Pope Francis over the past couple of years has stirred up quite a bit of controversy with his statements on economics. Of course, we would never presume to challenge the pronouncements of Pope Francis in the areas of theology and Catholic doctrine, but on economics, his views do seem dangerously foolish. Consider, for instance, an interview that Francis gave to La Stampa, an Italian daily, back in 2014. He devotes much of his focus to the duty to help the poor, which is fine.
“Jesus tells us that it is the ‘protocol’ on the basis of which we will be judged, it is what we read in Chapter 25 of Matthew: I had hunger, I had thirst, I was in prison, I was sick, I was naked and you helped me: dressed me, visited me, you took care of me,” the pontiff continues.
“This is the touchstone.”
Fair enough. But later the pope declares:
Markets and financial speculation cannot enjoy absolute autonomy.
What does this mean? Where would we see markets enjoying “absolute autonomy”? We doubt that Pope Francis means to critique merely the theoretical construct of completely unfettered markets. An economy with absolutely no regulation or interference with market activity remains the dream of only a tiny number of anarchists and radical libertarians, and exists nowhere in the world. Almost no professional economists advocate totally unfettered markets in everything. This position amounts, therefore, to little more than a straw man.
So assuming that Pope Francis does not intend to attack only a straw man, we must therefore conclude that he means to critique relatively market-oriented economies as they exist today. But if so, then this contradicts his stated desire to alleviate poverty. Because the fact is that the only places in the world that have successfully eradicated poverty, the places where even the relative poor enjoy a standard of living that is enviable by world and historical standards, are places where the bulk of economic activity is organized by markets.
Back in the stone age, everybody in the world was poor. As recently as a few hundred years ago, everyone except a tiny percentage in the aristocracy basically existed near the subsistence level. The only places in recorded history where the teeming masses managed to escape this grinding poverty were places with market-based economies.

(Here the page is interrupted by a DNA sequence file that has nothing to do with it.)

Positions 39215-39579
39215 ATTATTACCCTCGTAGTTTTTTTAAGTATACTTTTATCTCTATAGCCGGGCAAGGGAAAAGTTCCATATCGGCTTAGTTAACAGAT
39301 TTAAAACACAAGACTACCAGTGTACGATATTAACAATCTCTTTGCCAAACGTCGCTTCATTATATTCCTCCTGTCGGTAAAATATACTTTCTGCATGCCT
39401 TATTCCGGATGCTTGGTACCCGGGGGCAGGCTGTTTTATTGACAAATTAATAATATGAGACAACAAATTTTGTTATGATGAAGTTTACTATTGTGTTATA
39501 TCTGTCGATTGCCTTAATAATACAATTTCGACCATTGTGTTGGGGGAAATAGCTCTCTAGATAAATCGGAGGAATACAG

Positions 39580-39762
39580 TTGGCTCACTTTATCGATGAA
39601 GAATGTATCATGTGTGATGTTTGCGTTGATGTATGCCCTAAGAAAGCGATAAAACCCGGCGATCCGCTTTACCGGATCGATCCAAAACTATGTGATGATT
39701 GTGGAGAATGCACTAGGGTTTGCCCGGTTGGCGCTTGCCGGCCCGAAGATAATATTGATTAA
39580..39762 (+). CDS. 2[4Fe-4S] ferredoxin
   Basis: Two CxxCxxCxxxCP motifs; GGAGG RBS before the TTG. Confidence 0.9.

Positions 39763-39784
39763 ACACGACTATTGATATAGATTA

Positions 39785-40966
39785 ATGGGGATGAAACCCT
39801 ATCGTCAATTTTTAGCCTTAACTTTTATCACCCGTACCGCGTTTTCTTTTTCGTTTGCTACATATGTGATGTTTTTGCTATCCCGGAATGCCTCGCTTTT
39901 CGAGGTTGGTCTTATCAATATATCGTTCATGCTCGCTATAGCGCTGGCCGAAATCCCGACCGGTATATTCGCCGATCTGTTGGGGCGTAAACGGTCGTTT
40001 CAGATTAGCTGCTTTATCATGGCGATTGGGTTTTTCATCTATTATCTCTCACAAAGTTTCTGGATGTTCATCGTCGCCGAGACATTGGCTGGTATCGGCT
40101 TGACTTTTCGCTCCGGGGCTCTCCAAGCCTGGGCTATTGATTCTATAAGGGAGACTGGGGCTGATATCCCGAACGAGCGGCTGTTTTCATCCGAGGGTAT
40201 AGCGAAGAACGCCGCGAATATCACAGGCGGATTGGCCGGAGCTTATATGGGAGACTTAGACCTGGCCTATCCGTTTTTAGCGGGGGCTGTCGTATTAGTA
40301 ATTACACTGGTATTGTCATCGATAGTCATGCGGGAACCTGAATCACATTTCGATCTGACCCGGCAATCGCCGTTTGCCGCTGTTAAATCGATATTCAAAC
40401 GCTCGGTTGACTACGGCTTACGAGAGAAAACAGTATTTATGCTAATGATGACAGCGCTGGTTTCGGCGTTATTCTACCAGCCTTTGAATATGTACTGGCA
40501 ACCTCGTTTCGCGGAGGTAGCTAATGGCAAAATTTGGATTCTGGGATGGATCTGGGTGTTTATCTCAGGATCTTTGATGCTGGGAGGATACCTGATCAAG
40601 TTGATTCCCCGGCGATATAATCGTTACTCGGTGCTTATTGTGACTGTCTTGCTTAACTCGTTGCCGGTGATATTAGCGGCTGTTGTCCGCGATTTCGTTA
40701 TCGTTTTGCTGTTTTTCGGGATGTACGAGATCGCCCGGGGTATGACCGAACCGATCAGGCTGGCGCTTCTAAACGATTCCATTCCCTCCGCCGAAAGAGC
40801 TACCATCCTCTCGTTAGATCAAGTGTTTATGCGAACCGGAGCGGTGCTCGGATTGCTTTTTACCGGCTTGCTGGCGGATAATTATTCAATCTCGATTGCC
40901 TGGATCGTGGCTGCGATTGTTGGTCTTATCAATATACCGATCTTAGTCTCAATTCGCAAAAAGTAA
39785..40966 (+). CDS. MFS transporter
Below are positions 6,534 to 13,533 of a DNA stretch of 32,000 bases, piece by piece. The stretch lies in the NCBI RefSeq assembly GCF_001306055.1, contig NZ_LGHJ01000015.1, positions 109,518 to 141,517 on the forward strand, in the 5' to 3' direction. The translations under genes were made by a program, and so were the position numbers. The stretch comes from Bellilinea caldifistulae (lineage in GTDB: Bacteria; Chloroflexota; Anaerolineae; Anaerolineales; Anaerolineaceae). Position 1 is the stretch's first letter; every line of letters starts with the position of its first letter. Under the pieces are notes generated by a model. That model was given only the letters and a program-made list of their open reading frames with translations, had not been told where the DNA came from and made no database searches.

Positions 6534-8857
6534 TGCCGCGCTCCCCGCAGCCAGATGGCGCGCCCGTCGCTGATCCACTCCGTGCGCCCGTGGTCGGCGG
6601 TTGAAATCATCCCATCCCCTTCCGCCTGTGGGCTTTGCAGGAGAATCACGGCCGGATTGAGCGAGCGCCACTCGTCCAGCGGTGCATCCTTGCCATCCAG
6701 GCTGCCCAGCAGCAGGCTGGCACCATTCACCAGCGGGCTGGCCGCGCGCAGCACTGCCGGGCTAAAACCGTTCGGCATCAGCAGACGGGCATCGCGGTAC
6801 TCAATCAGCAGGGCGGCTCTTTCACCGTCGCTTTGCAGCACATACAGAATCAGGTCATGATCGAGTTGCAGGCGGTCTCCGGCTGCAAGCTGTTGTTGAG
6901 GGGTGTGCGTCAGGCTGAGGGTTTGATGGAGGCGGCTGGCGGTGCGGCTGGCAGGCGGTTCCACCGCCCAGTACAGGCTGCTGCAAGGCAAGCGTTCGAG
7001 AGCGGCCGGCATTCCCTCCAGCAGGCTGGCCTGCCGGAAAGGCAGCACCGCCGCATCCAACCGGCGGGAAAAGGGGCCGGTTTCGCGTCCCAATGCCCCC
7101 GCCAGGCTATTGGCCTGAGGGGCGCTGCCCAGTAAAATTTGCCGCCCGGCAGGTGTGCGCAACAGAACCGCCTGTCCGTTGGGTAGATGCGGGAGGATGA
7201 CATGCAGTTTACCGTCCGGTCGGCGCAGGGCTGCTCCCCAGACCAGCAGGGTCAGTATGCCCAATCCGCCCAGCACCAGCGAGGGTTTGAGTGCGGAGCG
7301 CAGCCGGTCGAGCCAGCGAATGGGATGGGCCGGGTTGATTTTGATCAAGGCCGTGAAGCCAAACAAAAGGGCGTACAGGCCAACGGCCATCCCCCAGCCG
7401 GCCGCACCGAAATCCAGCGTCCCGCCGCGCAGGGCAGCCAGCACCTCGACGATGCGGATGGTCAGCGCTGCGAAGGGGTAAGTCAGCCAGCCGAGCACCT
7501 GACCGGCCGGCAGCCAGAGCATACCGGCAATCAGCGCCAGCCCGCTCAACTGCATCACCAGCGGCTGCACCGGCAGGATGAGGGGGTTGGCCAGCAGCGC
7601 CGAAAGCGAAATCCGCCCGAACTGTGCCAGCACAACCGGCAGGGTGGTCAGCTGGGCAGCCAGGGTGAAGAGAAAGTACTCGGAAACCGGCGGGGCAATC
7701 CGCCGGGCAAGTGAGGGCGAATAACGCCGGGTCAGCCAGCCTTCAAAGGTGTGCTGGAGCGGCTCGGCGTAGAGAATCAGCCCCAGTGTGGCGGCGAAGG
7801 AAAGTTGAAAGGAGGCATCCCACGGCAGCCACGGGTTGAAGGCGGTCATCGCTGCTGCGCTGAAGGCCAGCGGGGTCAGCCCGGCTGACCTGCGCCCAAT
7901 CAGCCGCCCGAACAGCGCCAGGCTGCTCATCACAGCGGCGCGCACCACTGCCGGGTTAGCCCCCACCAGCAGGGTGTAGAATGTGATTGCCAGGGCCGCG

In the world today, widespread prosperity exists almost entirely in three broad regions: East Asia, North America, and Western Europe. Prosperity in these regions is so widespread that poor people from the rest of the world are desperate to migrate there. These wealthy areas comprise many nations with very different cultures and histories, but they have one thing in common: a market-based economy.
If Pope Francis is serious about alleviating poverty, he should be promoting markets, not attacking them.
More specifically, here is Pope Francis commenting on youth unemployment, an especially big problem in Southern Europe.
I have the impression that in the developed countries there are many millions of young people under 25 years that don’t have work. I have called them “nor-nor”, because they don’t study and they don’t work: they don’t study because they don’t have possibility to do so, don’t work because they can’t find it.
But youth unemployment is a big problem only in those “developed countries” like Spain, France, and Italy where the government tightly controls and regulates the labor market. Youth unemployment is much lower in places like the U.S., the U.K., Taiwan, and Hong Kong, where labor markets are relatively free of state interventions like steep minimum wages, licensing requirements, forced unionism, and laws making it almost impossible for employers to fire an employee (making employers reluctant to hire people in the first place).
If Pope Francis is really serious about youth unemployment, he should actively promote freer labor markets.
Supposedly quoting Pope Paul VI from 1967, Francis says the following.
Private property does not constitute an unconditional and absolute right, and that no one is authorized to reserve for their exclusive use what he does not need, when others lack necessities.
The last thing the world’s poor need today is a 1960s-style attack on property rights. Property rights are essential not only to the proper functioning of markets, but to political and human rights as well. Much misery was caused in the 20th century by undermining property rights, not least in the pope’s home region of Latin America.
Although Pope Francis has repeatedly denied that his views are Marxist, his statement on property reflects a Marxist perspective. Indeed, it leads naturally to Vladimir Lenin’s famous formulation: Who? Whom? Who gets to decide how much wealth someone really ‘needs’? Who decides, and on what basis, what will be taken from whom, and given to whom?
Suppose that the current property owner refuses to surrender his property. Is Francis prepared to condone thievery by the have-nots against the haves? Is it morally legitimate to overcome the owner’s resistance by force? Is Pope Francis prepared to advocate force–pointing guns–at those who have more wealth than he thinks they ‘need’? Because if it’s the government that is doing the redistributing, then that’s how the government obtains property: at gunpoint.
It’s one thing to say that the rich should give to the poor of their own accord, but quite another to say they have no right to their property. Denying property rights opens the door to expropriation, strife, and misery.
Has Pope Francis really thought through the implications of his economic pronouncements? We know he is very well schooled in theology, but did he ever take a course in economics? He really needs either to educate himself or to stick to his areas of expertise.